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|| This explanation may be incomplete or incorrect: Needs work to improve readability for non-statisticians.|
This comic plays on how the significance of scientific experiments is measured and interpreted. The p-value is a statistical measure of how well the results of an experiment fit with the results predicted by the hypothesis. In lay terms, p is the probability that random chance can explain the results, without the experimental prediction. When low p-values occur, the results appear to reject the null hypothesis, whereas high p-values indicate that the data can not be used to support the hypothesis. High p-values do not signify counter-evidence, but only that more results are needed.
Appropriate experimental design generally requires that the significance threshold (usually 0.05) be set prior the experiment, not allowing ex-post changes in order to get a better experiment report. A simple change of this threshold (e.g. from 0.05 to 0.1) can change the experiment result with p-value=0.06 from "not significant" to "significant".
The highest p-value at which most studies typically draw significance is p<0.05, which is why all p-values in the comic below that number are marked at least significant.
It is usually the case that the person carrying out the test has a vested interest in the results, typically because it is their own hypothesis under test. A result which shows no significance can feel like a major blow, and this may lead to desperate attempts to 'encourage' the data to show the desired outcome.
The chart has a p-value of 0.050 labeled "Oh crap. Redo calculations" because the p-value is very close to being considered significant, but isn't. The desperate researcher might be able to redo the calculations in order to nudge the result under 0.050. This could be achieved validly if an error is found in the calculations or data set, or falsely by erasing certain unwelcome data points or by using creative mathematical adjustments.
Values between 0.051 and 0.06 are labelled as being 'On the edge of significance'. The use of this kind of language to qualify the significance is regularly seen in reports, although it is a contested topic. The debate centres on whether p-values slightly larger than the significance level should be noted as nearly-significant, or flatly classed as not-significant. The logic of having an absolute cut-off point for significance is also questioned.
The values between 0.07 and 0.099 continue the trend of using qualifying language, calling the results 'suggestive'. This category also uses another method that the desperate researcher may resort to, namely adjusting the significance threshold. Although it is true that these results are significant at p<0.10, changing the threshold in order to classify the result as significant is highly frowned upon.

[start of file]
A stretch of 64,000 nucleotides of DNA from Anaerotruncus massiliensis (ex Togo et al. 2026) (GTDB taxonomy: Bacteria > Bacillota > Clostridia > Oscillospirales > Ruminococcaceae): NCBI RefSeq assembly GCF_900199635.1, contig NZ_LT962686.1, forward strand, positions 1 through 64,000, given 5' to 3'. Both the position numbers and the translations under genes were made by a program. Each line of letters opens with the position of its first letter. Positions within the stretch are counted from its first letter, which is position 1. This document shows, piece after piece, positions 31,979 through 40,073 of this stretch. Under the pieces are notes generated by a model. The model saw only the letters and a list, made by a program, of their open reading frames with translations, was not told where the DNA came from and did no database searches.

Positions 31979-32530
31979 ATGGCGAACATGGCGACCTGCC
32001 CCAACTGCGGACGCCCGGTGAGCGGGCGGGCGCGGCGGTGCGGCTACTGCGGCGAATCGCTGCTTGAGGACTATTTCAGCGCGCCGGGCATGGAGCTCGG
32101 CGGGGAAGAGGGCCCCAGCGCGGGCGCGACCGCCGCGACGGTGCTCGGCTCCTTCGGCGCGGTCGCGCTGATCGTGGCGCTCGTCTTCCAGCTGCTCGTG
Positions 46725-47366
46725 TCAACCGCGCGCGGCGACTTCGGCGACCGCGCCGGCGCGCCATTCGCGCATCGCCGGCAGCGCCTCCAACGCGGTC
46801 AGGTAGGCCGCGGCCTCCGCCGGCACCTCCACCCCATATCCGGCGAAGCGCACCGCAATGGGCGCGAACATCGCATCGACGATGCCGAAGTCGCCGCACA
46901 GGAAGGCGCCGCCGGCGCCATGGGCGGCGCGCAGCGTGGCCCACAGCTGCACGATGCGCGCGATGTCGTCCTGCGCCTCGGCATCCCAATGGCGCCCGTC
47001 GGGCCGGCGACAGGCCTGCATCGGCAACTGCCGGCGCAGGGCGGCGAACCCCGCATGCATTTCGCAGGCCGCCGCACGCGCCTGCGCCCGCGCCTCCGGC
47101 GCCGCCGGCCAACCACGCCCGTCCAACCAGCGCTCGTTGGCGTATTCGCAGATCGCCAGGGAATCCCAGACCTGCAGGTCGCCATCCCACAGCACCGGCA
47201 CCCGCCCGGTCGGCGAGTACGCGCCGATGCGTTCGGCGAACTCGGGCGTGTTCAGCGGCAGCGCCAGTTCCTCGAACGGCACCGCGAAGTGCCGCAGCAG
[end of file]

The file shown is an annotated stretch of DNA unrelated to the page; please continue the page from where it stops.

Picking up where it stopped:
Values higher than 0.1 should be considered not significant at all, however the comic suggests taking a part of the sample (a "subgroup") and analyzing that subgroup without regard to the rest of the sample. For example, in a study trying to prove that people always sneeze when walking by a particular street lamp, someone would record the number of people who pass the lamp and the number of people who sneeze. If the results don't get the desired p<0.1, then pick a subgroup (e.g. OK, not all people sneeze, but look! women sneeze more than men, so let's analyze only women). Of course, this is not accepted scientific procedure as it's very likely to add sampling bias to the result. This is an example of the multiple comparisons problem, which is also the topic of comic 882.
If the results cannot be normally considered significant, the title text suggests inverting p<0.050, making it p>0.050. This may fool casual readers, as the change is only to the inequality sign, which may go unnoticed or be dismissed as a typographical error ("no-one would claim their results aren't significant, they must mean p<0.050").
- [A two columns T-table where the interpretation column selects various areas of the first column using square brackets.]
|| Highly significant
|| Oh crap. Redo calculations.
|| On the edge of significance
|| Highly suggestive, relevant at the p<0.10 level
|| Hey, look at this interesting subgroup analysis
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